U.S. SENIOR OPEN
Irwin Noncommittal After ‘Hard Week’ at The Broadmoor
June 29, 2018 | Colorado Springs, Colo.
By Dave Shedloski
He tried hard on every shot, which is exactly what you would expect Hale Irwin to do. Which is why, on his 36th and final hole of this championship, after absorbing the ignominy of 14 bogeys and a double bogey over the previous 17 holes, Irwin summoned whatever stubbornness and shotmaking he had left, and played that final hole in four strokes.
One of golf’s quintessential U.S. Open players, Irwin carded a birdie on what might well be his final hole in a USGA championship. It was profoundly appropriate, but of little consolation as Irwin suffered through a disheartening 15-over-par 85 Friday morning in the second round of the U.S. Senior Open at The Broadmoor.
“I really had nothing – and I mean nothing – going for me,” said the proud Missouri native, who grew up in the Centennial State, became a standout high school and college athlete here, and went on to win three U.S. Open titles and twice captured the U.S. Senior Open. “But I’ve never known what it’s like not to be competitive. I’ve never known what it’s like not to try your best. I don’t know what that is.”
So, he tried until the bitter end. And it added up to 85, the first time in 78 U.S. Senior Open rounds he failed to break 80. Having played just four times this year, and having just marked his 73rd birthday, Irwin’s score probably was not that surprising.
That didn’t mean he didn’t care about the result. He was both perturbed and philosophical about his two-day total of 164, 24 over par on the East Course at The Broadmoor, a place he has known since he was a high school golfer.
“This week was hard. I loved it, but it was hard,” he said.
The part he loved was catching up with high school and college friends. And there were the family moments. He saw all four of his grandchildren, and his grandson, Dillon, served as his caddie.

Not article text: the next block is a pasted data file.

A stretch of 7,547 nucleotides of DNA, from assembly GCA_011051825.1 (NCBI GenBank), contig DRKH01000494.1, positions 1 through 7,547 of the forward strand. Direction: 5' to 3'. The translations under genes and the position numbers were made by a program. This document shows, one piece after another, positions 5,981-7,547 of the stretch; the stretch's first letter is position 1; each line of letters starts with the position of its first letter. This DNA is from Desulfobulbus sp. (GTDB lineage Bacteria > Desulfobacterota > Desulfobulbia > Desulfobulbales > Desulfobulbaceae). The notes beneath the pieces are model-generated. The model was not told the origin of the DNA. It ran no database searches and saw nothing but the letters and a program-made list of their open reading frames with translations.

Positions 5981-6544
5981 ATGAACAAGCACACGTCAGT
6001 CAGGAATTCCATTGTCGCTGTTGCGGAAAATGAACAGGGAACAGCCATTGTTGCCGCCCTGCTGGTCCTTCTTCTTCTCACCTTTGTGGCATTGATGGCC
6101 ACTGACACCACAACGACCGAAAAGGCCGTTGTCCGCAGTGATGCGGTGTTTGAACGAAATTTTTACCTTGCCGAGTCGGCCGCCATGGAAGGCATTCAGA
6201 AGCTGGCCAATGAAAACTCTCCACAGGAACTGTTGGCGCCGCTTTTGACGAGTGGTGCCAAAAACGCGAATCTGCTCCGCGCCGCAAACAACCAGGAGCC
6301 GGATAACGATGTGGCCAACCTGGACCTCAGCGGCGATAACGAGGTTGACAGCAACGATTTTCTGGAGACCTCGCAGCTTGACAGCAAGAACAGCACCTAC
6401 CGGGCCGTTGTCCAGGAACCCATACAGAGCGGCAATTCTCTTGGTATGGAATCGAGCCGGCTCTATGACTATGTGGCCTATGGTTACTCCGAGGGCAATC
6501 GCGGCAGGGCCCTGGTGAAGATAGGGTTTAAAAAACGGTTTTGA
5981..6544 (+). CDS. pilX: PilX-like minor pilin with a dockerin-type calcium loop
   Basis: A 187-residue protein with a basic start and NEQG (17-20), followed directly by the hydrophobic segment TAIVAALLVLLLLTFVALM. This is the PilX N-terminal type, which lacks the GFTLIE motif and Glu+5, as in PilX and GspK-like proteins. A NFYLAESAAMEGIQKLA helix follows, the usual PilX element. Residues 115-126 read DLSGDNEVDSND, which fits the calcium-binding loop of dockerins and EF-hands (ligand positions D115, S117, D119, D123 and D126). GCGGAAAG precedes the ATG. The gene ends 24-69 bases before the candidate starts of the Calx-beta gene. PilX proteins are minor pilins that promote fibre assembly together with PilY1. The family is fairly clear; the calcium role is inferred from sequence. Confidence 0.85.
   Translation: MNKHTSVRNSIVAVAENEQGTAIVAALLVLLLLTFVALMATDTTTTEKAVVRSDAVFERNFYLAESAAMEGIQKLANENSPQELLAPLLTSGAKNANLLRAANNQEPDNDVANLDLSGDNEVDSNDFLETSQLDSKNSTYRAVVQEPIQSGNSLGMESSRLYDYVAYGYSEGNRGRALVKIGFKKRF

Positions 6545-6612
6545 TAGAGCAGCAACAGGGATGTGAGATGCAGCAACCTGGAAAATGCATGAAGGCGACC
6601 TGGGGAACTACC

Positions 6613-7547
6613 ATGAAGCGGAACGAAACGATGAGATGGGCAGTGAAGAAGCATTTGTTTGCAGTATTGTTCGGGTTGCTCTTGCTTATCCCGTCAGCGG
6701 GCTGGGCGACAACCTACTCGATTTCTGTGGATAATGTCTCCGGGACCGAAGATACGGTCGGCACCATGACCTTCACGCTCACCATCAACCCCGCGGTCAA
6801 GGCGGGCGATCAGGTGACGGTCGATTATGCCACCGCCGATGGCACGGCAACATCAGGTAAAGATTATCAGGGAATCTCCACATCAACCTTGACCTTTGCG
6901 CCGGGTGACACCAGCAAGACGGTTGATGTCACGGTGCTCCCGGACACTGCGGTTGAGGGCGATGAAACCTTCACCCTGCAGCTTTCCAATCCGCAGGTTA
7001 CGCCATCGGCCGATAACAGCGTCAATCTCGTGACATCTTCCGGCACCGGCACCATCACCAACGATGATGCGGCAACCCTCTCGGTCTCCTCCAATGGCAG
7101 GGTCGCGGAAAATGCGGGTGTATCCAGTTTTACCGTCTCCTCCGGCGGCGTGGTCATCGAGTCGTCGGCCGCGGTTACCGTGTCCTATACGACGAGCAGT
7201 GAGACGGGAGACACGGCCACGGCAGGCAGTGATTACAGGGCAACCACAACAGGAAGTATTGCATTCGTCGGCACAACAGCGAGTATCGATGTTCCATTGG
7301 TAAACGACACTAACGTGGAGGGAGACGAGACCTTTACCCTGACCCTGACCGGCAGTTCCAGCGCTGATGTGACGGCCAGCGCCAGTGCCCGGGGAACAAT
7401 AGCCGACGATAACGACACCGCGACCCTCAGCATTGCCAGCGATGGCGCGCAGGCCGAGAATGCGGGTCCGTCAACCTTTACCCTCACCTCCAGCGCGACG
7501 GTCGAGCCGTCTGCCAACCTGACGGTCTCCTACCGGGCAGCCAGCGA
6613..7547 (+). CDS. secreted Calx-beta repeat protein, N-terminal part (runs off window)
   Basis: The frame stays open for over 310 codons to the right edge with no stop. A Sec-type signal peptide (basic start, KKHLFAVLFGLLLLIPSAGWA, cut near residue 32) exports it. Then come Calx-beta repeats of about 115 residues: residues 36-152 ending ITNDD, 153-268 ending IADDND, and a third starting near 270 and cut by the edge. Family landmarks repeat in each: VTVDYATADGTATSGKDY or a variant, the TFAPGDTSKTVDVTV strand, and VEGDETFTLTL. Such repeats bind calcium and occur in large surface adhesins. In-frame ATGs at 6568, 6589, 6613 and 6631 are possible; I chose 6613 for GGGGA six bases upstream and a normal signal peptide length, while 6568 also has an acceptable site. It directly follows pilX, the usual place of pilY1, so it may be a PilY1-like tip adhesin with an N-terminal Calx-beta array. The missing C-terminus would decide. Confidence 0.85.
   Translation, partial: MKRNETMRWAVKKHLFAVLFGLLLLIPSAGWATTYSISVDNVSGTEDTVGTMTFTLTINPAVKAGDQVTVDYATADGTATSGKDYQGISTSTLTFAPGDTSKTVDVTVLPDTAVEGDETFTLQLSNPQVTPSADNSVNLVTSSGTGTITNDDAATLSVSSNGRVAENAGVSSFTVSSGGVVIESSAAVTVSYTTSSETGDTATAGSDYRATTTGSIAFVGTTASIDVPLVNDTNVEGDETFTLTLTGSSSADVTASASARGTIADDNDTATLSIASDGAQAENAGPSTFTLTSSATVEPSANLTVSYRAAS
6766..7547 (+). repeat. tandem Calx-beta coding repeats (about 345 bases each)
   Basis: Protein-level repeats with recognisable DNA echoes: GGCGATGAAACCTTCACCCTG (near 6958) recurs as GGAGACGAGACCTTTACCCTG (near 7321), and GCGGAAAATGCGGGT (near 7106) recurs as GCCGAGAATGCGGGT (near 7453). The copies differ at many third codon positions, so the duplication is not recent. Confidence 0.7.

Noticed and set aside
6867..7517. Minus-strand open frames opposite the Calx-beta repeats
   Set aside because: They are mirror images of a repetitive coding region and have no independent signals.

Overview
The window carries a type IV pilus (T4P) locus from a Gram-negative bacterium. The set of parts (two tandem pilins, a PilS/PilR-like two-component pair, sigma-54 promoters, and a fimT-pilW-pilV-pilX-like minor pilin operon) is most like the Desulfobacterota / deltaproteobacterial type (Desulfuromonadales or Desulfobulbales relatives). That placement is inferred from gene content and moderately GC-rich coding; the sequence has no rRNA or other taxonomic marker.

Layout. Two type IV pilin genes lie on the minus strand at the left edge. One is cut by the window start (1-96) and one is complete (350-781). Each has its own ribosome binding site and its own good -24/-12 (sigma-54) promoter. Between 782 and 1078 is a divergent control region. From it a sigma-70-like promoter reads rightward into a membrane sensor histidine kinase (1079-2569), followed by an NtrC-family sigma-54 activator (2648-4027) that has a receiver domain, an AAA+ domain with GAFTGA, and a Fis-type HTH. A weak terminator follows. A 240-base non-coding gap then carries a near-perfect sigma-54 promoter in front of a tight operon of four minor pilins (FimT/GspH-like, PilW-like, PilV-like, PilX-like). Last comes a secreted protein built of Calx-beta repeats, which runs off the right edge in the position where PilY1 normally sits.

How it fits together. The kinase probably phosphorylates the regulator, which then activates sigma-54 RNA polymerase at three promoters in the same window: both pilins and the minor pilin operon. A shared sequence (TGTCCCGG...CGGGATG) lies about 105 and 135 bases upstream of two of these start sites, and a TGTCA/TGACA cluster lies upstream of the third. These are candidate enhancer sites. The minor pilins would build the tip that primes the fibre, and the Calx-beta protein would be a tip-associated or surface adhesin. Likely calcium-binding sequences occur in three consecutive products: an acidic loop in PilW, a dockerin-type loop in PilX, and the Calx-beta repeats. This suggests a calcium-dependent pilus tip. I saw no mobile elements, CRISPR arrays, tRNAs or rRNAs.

Tom Kite, the 1992 U.S. Open winner who still works hard at the game, remains in awe of Irwin, with whom he played this week.
“For as hard as he worked, and as long as he remained competitive, he’s the standard. Hale Irwin is the standard I think we all aspire to as we get older,” Kite said. “I’m not sure there is anyone who has ever remained competitive longer.”
Perhaps tellingly, Irwin began drawing on his PGA Tour pension a few years ago. So, he was aware that his expiration date as a competitive golfer was approaching. But he couldn’t bring himself to say that this was his final appearance in the U.S. Senior Open.
“I don’t know. The odds say yes. If I can help push the needle in the direction of good golf – not my golf, but junior golf, USGA golf, I’m happy to do that. And that might be where my goal is,” Irwin said. “I will have to sit back and assess just how much playing I am going to be doing. I just don’t know.”
Honored last month at the Memorial Tournament in Columbus, Ohio, Irwin shares a distinct competitive disposition with the event’s founder, Jack Nicklaus. Though intelligent and talented, it was Irwin’s white-hot intensity that enabled him to win 20 times on the PGA Tour and a record 45 titles in senior golf.
But he is well aware that he cannot go on – and he won’t allow himself to go on in this fashion. That doesn’t mean he’ll pack it in, but merely that he’ll direct his energies to other endeavors. He won’t allow the competitive flame to be extinguished. Irwin still designs golf courses. He sits on the board of a bank. He has charitable causes. He enjoys target shooting. And he has his family.
“My life isn’t really predicated on playing golf anymore,” he said. “It was always out in front of me, and now it’s back there. Way back there. Maybe I’ll just be the best grandfather I can be. I just want to be the best at whatever it is I’m doing. If you always try to contribute, then you’ll always be competitive.”
Which is exactly what you would expect Hale Irwin to do.
Dave Shedloski is an Ohio-based freelance writer who frequently contributes to USGA websites.